My research into fashion of the 1870's is taking a little longer than I hoped - not only is it so interesting that I am continually distracted by images of glorious dress, it is also school holidays here so I am greatly in demand!
During my research I have stumbled upon some lovely images of airships, or dirigibles as they are also known. The word dirigible comes from the French diriger (to direct) plus –ible (direct able or steerable). The first airships were called dirigible balloons, and over time, the word balloon was dropped from the phrase.
Can you believe people have been designing these for so long?
|Airship designed by French engineer and general Jean-Baptiste Marie Meusnier de La Place 1784|
Meusnier presented his design to the French academy, but lack of funds and his untimely death in 1793 prevented its construction.
|An illustration from Jules Verne's novel "Robur the Conqueror" drawn by Léon Benett 1886|
Henri Giffard's design saw fruition. The first flight in the air ship above took place on September 24, 1852. He travelled almost 27 km (17 miles) at about approximately 10 km/hour (6m/h)). The airship could be steered only in calm or nearly calm weather, as the lightweight engine could not combat a strong breeze, which would see it travelling only in slow circles.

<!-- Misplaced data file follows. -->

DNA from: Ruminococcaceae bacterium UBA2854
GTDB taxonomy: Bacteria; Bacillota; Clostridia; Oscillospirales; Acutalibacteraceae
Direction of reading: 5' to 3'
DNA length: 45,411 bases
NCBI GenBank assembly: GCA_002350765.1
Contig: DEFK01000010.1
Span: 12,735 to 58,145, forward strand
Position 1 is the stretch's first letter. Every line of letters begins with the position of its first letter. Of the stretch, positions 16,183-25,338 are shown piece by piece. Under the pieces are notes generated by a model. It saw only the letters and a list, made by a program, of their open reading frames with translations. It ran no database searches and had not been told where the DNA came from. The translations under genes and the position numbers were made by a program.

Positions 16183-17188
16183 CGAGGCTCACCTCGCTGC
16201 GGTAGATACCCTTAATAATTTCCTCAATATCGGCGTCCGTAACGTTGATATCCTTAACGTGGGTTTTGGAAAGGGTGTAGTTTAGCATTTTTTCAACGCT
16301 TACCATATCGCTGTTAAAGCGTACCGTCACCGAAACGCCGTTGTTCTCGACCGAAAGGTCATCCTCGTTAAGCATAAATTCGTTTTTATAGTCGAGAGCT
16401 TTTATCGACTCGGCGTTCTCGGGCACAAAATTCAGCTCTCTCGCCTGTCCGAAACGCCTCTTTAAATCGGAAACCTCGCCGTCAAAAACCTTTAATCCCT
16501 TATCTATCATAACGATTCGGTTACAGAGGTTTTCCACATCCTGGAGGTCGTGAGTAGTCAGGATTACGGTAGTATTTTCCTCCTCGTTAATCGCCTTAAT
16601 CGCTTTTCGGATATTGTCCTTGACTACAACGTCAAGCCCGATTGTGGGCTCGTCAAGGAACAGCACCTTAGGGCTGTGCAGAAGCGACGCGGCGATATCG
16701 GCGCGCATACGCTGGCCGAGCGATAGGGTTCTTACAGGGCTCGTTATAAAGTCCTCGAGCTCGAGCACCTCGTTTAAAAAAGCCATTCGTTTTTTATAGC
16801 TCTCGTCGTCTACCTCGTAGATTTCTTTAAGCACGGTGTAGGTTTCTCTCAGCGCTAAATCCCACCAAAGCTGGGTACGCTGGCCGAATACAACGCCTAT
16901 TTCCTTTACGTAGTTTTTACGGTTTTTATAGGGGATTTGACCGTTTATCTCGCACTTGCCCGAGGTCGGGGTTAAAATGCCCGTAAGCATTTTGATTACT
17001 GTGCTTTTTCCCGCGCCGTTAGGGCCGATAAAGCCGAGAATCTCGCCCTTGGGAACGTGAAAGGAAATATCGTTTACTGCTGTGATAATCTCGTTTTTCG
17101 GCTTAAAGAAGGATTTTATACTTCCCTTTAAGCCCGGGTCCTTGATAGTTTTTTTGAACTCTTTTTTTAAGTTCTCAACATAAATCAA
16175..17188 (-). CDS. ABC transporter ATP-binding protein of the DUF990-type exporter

|La France, 1884|
In 1884, Charles Renard and Arthur C. Krebs, inventors and military officers in the French Army Corps of Engineers, built an elongated balloon, La France, which was the first airship that could return to its starting point in a light wind, with a sufficiently powerful motor. The first flight took place on August 9, 1884 —a flight of only 8 km (5 miles) - and during 1884 and 1885 made seven flights.
|French postcard from 1906 showing in close-up the gondola of the airship "Patrie" taken from the front, showing the port and starboard propellers|
Wouldn't it be wonderful to take a little trip in one of these? To Egypt perhaps? Or New York?
|The Graf Zeppelin' 1931.|
|USS Los Angeles (ZR-3) flying over southern Manhattan Island, New York City (USA), 1930.|
Ahhh, the serenity...
You can read more about airships here.
Or read the weekly web series of the Flying Cloud airship here.